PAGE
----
Role of mTOR in podocyte function and diabetic nephropathy in humans and mice.
Authors Gödel M, Hartleben B, Herbach N, Liu S, Zschiedrich S, Lu S, Debreczeni-Mór A,
Lindenmeyer MT, Rastaldi MP, Hartleben G, Wiech T, Fornoni A, Nelson RG,
Kretzler M, Wanke R, Pavenstädt H, Kerjaschki D, Cohen CD, Hall MN, Rüegg MA,
Inoki K, Walz G, Huber TB
Submitted By Matthias Kretzler on 12/10/2012
Status Published
Journal The Journal of clinical investigation
Year 2011
Date Published 6/1/2011
Volume : Pages 121 : 2197 - 2209
PubMed Reference 21606591
Abstract Chronic glomerular diseases, associated with renal failure and cardiovascular
morbidity, represent a major health issue. However, they remain poorly
understood. Here we have reported that tightly controlled mTOR activity was
crucial to maintaining glomerular podocyte function, while dysregulation of mTOR
facilitated glomerular diseases. Genetic deletion of mTOR complex 1 (mTORC1) in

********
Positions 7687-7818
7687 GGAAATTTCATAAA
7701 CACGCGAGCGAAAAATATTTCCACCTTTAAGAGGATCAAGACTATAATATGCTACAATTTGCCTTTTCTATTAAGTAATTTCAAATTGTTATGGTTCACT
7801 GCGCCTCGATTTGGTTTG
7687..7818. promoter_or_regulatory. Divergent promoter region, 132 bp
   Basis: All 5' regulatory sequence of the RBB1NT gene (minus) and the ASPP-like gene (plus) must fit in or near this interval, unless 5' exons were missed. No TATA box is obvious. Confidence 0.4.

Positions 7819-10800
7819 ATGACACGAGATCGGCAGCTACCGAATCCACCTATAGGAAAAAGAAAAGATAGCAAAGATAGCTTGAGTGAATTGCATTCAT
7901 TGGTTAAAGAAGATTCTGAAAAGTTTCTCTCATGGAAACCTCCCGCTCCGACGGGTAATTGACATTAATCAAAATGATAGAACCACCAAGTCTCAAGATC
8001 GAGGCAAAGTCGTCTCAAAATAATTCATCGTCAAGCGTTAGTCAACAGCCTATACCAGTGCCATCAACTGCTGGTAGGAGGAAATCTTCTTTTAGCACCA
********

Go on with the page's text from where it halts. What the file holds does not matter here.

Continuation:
mouse podocytes induced proteinuria and progressive glomerulosclerosis.
Furthermore, simultaneous deletion of both mTORC1 and mTORC2 from mouse
podocytes aggravated the glomerular lesions, revealing the importance of both
mTOR complexes for podocyte homeostasis. In contrast, increased mTOR activity
accompanied human diabetic nephropathy, characterized by early glomerular
hypertrophy and hyperfiltration. Curtailing mTORC1 signaling in mice by
genetically reducing mTORC1 copy number in podocytes prevented
glomerulosclerosis and significantly ameliorated the progression of glomerular
disease in diabetic nephropathy. These results demonstrate the requirement for
tightly balanced mTOR activity in podocyte homeostasis and suggest that mTOR
inhibition can protect podocytes and prevent progressive diabetic nephropathy.

Investigators with authorship
Matthias KretzlerUniversity of Michigan